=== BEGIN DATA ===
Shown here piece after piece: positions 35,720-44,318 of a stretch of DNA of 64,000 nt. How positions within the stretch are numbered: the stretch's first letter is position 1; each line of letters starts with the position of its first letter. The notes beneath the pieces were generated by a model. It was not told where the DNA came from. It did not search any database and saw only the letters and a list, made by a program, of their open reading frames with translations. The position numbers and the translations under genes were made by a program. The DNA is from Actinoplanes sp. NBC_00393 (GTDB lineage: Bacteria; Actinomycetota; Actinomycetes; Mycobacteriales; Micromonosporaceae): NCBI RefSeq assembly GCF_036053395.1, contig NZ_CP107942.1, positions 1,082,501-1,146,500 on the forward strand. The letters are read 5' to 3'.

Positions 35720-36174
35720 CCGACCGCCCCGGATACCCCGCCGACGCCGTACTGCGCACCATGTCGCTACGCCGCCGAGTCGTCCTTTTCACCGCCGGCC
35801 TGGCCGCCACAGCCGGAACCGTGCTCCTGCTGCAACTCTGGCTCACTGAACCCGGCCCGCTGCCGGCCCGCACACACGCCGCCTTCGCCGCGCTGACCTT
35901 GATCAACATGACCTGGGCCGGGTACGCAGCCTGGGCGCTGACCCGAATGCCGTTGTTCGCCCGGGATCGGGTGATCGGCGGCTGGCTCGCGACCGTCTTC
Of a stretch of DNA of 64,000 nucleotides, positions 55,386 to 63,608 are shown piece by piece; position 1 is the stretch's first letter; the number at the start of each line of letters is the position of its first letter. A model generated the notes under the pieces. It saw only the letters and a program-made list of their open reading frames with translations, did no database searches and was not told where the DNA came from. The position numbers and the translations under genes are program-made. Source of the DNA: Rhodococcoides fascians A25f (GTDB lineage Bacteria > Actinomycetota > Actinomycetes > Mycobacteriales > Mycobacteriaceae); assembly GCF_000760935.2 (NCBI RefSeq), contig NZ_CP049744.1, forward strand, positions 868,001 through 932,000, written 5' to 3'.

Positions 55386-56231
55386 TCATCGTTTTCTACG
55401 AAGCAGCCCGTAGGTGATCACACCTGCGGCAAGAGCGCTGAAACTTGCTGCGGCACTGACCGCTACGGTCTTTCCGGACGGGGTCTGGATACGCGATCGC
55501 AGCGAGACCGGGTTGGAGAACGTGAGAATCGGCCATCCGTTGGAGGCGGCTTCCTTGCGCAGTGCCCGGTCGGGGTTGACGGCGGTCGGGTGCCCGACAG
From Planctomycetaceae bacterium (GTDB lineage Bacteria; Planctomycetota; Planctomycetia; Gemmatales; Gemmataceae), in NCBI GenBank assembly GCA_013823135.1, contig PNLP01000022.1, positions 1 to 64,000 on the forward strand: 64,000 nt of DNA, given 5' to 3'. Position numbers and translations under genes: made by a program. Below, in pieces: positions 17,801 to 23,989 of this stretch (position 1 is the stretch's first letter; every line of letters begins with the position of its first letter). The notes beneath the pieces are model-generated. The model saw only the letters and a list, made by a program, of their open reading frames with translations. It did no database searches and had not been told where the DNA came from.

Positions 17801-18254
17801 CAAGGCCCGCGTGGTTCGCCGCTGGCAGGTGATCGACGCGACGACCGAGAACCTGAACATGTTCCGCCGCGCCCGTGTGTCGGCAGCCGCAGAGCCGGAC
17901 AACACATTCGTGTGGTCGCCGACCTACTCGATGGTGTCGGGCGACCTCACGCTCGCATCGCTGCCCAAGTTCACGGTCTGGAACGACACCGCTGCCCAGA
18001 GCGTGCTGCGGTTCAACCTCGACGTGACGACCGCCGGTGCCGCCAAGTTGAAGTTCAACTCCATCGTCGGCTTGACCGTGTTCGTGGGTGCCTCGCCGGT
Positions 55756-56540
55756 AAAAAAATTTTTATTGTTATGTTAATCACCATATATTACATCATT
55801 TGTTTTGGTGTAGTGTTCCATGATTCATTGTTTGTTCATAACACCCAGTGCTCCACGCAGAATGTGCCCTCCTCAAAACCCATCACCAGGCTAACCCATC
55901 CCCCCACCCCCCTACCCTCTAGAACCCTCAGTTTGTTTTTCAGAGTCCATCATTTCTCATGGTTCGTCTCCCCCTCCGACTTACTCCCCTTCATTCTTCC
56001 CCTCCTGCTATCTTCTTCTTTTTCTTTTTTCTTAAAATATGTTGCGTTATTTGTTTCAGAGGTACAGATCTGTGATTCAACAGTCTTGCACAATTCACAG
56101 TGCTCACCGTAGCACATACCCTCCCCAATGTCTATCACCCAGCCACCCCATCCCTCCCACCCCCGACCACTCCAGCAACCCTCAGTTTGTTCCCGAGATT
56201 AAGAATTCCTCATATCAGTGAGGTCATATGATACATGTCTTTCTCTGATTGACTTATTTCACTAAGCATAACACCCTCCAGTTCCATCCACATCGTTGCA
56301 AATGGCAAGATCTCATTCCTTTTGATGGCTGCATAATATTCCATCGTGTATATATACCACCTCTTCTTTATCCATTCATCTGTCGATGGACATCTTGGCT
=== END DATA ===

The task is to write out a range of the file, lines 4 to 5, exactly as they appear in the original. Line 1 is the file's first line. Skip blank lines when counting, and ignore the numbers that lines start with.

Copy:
35801 TGGCCGCCACAGCCGGAACCGTGCTCCTGCTGCAACTCTGGCTCACTGAACCCGGCCCGCTGCCGGCCCGCACACACGCCGCCTTCGCCGCGCTGACCTT
35901 GATCAACATGACCTGGGCCGGGTACGCAGCCTGGGCGCTGACCCGAATGCCGTTGTTCGCCCGGGATCGGGTGATCGGCGGCTGGCTCGCGACCGTCTTC